His messages are similarly subtle. For example, Hendrix always weaves in feminist notes into the narrative. The husbands suppress the book club, and you hate them for it. But none of the men are caricatures of evil, they’re just weak people caught up their own pretensions and the lies of a far stronger man. And you can see why they don’t believe Patricia: she doesn’t always make the best case. In fact, sometimes Patricia is downright stupid, but not for the sake of the plot or in order to create suspense – but rather she’s simply someone who feels before she thinks. It’s this depth of feeling, however, that makes her such a good friend, that motivates her to risk everything to stop the awful things that are happening.
But Patricia is not the stereotype of the “emotional woman”. She’s clever in her own way, a leader who is finally able to bring everyone together and lay the trap for the terrible monster that is haunting their lives – risky though that trap is. Harris underestimates the book club. Severely. Patricia proves herself to be a fearless hero. Though not my favourite of Hendrix’s heroins, Patricia grew on me throughout The Southern Book Club’s Guide to Slaying Vampires, and there is a moment of beautiful schadenfreude in the subplot of this novel which centres around Patricia and her husband Carter’s deteriorating relationship. This book is full of moments like this, because Hendrix understands that even with a vampire on the loose, the most intriguing aspect of any story is always the human and emotional core. We come to understand just how much mothers will give for their children, and that sometimes the hardest, strongest people are the ones who just get on with it, the ones we think of as background.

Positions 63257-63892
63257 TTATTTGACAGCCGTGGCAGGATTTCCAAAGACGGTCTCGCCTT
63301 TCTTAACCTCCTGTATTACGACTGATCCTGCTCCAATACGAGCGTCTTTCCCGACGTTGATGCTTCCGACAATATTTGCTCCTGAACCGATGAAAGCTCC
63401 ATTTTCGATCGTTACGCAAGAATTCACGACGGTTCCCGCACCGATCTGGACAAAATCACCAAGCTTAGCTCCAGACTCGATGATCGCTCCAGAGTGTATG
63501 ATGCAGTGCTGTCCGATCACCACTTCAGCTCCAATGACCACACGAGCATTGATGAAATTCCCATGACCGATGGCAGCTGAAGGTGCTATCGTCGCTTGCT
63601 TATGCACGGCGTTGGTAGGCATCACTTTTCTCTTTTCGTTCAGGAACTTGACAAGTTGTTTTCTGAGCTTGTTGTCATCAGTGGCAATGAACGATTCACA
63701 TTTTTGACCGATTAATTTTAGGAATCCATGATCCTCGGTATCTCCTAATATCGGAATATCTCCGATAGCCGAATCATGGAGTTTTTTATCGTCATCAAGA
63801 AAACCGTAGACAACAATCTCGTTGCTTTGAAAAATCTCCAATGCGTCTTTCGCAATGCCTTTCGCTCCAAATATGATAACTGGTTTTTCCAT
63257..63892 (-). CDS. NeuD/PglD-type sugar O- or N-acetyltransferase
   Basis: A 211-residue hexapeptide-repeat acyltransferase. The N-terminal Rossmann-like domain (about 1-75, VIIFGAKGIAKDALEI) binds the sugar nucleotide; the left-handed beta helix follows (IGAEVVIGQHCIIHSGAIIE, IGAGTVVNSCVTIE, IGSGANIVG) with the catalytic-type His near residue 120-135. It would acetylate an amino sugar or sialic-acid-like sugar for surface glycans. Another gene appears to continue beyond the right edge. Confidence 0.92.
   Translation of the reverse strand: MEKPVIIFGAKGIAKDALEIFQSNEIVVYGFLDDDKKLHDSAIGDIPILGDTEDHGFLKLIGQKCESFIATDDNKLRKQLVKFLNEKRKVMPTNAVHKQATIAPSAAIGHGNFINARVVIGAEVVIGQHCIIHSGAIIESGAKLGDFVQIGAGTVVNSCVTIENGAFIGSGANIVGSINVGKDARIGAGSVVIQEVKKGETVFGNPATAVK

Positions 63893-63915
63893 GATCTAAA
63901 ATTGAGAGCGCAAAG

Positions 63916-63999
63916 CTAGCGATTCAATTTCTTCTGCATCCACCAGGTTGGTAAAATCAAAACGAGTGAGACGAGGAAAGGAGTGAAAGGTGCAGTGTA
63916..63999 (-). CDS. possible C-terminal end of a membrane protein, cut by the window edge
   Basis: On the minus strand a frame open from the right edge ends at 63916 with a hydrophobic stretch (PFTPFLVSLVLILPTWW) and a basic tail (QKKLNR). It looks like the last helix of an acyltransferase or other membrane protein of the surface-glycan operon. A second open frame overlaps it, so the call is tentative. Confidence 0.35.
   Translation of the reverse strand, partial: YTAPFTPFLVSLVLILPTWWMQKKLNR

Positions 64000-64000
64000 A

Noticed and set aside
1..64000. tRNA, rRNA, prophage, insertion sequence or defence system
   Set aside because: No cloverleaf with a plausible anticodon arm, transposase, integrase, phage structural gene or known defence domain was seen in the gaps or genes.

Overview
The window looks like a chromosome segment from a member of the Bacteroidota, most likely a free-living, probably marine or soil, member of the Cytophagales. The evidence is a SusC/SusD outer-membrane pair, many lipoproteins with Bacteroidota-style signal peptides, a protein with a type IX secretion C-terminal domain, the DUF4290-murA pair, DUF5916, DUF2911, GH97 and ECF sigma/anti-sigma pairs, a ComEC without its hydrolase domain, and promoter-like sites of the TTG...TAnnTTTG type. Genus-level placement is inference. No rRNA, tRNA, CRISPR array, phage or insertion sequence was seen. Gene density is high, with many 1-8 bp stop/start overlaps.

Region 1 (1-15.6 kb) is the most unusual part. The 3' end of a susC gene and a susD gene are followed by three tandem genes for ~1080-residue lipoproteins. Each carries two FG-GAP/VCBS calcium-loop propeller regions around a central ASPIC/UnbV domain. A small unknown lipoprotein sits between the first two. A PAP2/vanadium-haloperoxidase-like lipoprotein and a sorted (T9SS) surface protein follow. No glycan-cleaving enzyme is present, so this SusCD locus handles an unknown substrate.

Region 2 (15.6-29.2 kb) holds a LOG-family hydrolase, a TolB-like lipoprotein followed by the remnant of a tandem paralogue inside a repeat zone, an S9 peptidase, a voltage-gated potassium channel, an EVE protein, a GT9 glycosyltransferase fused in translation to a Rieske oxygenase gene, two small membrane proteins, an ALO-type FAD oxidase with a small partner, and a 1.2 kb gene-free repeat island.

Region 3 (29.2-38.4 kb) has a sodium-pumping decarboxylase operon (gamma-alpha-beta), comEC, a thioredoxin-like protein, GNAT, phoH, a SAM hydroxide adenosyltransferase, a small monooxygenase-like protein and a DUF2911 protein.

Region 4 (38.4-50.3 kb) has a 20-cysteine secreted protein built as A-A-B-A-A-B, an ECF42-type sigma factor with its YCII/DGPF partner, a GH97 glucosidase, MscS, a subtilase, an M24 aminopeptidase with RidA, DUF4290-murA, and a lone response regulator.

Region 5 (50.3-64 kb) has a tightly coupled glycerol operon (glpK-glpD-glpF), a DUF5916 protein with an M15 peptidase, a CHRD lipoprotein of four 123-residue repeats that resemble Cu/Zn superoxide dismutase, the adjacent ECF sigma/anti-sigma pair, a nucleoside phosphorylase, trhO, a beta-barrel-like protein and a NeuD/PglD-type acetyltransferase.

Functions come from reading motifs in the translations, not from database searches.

On that note, there’s a subtle note of the West’s institutional and ingrained racism here. Mrs Greene, a black house cleaner from Six Mile, has known about James for a while. Children have been going missing from Six Mile for a while. But no one cares, because the children are black, and those track marks on the central artery on their thighs, well, we all know that most people from Six Mile are users, don’t we? The backward attitudes of even seemingly enlightened people is made evident in the book club’s responses to Patricia’s remonstrations, and even, to a degree, Patricia’s only sluggishness to act and believe. Yet never does this become a diatribe directed at the reader, more, a sensitive and realistic observation on the fallibility of even people with the best intentions. We’re all, in some way, selfish. We don’t like dealing with problems until they turn up on our doorstep.
Grady Hendrix’s work always strikes to the heart, partly because he (ironically given some of his titles) never demonises anyone. Even James Harris is, in some awful and strange way, a sympathetic character, and there emerges from him a kind of litany of self-justification and regret that exposes just how alone and afraid he really is. The Southern Book Club’s Guide to Slaying Vampires is one of Grady Hendrix’s best books, and he is possibly my favourite author. I have to admit that I had a significant degree of trepidation when I started reading this novel. I love Dracula, but I was getting pretty tired of vampire novels. If you’re feeling the same way, I encourage you to give it a try anyway. This isn’t like any other vampire novel ever written: it’s scarier, painfully realistic, and disturbing to the max. It’s similar to other vampire books in only one capacity: it ends with blood.
The Southern Book Club’s Guide To Slaying Vampires is published by Quirk Books and is available here.
Grady Hendrix is a novelist and screenwriter based in New York City. His novels include Horrorstör, named one of the best books of 2014 by National Public Radio, and My Best Friend’s Exorcism, for which the Wall Street Journal dubbed him “a national treasure.” The Bram Stoker Award winning Paperbacks from Hell, a survey of outrageous horror novels of the 1970s and ’80s, was called “pure, demented delight” by the New York Times Book Review. He’s contributed to Playboy, The Village Voice, and Variety.
Reviewed by Joseph Sale